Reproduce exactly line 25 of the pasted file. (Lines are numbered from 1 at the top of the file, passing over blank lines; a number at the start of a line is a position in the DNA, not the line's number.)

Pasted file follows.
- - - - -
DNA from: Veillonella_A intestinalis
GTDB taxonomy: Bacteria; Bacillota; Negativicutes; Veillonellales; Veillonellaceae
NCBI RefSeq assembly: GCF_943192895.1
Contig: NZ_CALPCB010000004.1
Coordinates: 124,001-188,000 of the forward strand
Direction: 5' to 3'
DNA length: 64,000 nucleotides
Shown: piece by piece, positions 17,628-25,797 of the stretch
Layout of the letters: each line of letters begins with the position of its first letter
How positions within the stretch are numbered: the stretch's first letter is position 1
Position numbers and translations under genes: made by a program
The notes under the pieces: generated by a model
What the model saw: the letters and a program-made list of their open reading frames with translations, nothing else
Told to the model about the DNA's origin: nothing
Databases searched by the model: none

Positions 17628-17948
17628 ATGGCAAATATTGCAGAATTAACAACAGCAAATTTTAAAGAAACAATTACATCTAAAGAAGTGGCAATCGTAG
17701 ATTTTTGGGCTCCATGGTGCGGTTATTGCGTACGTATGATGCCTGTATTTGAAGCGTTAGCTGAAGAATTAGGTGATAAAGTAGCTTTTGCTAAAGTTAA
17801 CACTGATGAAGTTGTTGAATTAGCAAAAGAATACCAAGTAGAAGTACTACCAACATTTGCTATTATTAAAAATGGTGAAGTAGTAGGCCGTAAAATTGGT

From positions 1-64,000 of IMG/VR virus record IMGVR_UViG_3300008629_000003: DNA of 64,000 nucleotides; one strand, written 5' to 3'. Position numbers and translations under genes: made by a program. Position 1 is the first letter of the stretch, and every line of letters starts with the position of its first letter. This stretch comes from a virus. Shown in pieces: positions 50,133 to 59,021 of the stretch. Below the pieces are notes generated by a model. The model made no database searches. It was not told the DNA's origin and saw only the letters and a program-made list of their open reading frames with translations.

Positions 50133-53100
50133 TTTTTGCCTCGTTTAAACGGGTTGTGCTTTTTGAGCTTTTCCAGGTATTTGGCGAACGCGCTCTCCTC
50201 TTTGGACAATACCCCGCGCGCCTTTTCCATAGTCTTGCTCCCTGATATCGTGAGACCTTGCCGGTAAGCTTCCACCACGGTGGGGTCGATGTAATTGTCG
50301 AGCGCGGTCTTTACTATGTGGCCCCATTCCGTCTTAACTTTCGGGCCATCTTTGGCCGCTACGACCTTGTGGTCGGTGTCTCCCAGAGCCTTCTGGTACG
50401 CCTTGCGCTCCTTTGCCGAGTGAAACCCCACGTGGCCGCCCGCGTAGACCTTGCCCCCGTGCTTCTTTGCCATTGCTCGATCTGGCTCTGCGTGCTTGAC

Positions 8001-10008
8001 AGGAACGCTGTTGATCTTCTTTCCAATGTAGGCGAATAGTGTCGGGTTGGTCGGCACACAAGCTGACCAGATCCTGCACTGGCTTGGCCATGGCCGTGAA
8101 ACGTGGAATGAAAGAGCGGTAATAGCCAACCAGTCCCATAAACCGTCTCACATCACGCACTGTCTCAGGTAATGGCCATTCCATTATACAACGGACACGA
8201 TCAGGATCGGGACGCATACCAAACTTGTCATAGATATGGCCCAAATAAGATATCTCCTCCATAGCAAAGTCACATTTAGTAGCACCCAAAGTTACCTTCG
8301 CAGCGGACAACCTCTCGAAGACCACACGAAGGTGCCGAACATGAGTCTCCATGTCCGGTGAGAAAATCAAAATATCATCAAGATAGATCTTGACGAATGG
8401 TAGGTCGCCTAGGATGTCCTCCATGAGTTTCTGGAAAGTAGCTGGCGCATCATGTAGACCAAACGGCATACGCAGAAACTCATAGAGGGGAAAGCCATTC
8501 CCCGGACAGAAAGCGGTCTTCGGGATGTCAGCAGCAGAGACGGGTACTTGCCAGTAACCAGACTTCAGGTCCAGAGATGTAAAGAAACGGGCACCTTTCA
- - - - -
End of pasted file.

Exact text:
50401 CCTTGCGCTCCTTTGCCGAGTGAAACCCCACGTGGCCGCCCGCGTAGACCTTGCCCCCGTGCTTCTTTGCCATTGCTCGATCTGGCTCTGCGTGCTTGAC